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PARIS — French media and telecom conglomerate Vivendi said Friday that it has entered into exclusive talks about a sale of its French telecom arm SFR with one of two bidders.
The company has been looking at unloading the mobile phone unit to focus on its media and entertainment businesses.
Competitors Bouygues and Altice have recently submitted bids for SFR, with Vivendi announcing Friday an exclusive three-week negotiating period with the latter.
Bouygues had said Thursday it offered $15.8 billion (€11.3 billion) for a 53 percent stake in SFR in a deal that would allow Vivendi to retain 43 percent, with France’s outdoor advertising giant JCDecaux to hold the remaining 4 percent. The offer was an increase from Bouygues’ first offer of €10.5 billion.
Global mobile phone and cable service provider Altice submitted a competing bid of €11.75 billion in cash. Vivendi would retain a 32 percent stake in the merged entity. Altice runs France’s cable operator Numericable.
“The supervisory board has now decided to enter into exclusive negotiations with Altice for a period of three weeks,” Vivendi said in a statement. “It considers their offer to be the most pertinent for the group’s shareholders and employees, with the opportunity for effective execution. The offer also achieves Vivendi’s objective to rapidly become a leading European media and content player and develop SFR as a dynamic leader in high-speed fixed and mobile telephony.”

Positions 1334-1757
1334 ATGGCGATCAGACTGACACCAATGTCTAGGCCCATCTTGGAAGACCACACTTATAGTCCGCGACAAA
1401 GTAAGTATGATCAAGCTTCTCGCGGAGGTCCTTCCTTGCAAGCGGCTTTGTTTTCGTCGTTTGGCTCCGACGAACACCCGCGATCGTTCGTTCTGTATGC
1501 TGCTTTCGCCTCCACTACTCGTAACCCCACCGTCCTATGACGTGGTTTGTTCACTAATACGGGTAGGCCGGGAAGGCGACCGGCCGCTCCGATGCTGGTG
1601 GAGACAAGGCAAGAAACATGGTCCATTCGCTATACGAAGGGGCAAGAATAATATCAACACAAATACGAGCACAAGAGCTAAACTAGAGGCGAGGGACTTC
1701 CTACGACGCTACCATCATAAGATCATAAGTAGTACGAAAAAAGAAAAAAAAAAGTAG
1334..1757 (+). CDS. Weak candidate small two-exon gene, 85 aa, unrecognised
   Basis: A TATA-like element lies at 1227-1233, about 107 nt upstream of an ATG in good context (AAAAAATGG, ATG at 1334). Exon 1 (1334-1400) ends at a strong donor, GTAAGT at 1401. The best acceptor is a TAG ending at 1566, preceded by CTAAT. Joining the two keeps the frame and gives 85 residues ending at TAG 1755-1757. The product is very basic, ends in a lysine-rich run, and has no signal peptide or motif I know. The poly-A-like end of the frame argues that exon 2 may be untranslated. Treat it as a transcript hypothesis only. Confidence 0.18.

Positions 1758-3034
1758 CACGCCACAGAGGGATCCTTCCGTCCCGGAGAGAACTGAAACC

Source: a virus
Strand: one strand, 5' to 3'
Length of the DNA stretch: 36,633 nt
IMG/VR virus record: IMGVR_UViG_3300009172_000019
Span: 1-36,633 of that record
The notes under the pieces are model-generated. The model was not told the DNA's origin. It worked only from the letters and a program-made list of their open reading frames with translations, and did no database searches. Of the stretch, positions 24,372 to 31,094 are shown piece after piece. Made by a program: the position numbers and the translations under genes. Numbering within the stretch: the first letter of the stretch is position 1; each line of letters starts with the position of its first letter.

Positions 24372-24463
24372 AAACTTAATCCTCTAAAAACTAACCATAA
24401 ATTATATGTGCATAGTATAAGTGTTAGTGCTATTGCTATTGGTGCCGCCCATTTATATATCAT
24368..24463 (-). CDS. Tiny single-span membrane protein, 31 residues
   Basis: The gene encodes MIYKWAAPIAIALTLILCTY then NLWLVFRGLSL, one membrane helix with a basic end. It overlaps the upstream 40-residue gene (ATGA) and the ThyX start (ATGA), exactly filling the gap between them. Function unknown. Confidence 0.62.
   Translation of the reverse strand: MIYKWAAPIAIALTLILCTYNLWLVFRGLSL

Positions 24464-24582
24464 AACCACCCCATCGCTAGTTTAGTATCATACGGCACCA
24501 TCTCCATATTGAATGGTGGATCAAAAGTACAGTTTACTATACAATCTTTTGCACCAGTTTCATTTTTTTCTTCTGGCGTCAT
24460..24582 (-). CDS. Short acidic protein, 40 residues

At the end of the three-week negotiating period, Vivendi said its board would meet again “to examine the next steps and to decide if it should put an end to the other options envisaged.”
Vivendi previously suggested spinning off SFR into a separate entity. By off-loading SFR, Vivendi could concentrate on its media and entertainment holdings in the form of Universal Music Group, French pay TV giant CanalPlus (which also operates in Africa, Poland and Vitenam and has movie-making arm StudioCanal) and Brazilian broadband and pay TV operator GVT.
Vivendi has been making moves to solidify its place as a media company. In July, it sold off most of its stake in Santa Monica-based Activision Blizzard video game maker for $8.2 billion. In November, it sold its 53 percent stake in Maroc Telecom for $5.6 billion (€4.2 billion) and hired former Hearst Magazines International executive vp Arnaud de Puyfontaine to head its media and content businesses.
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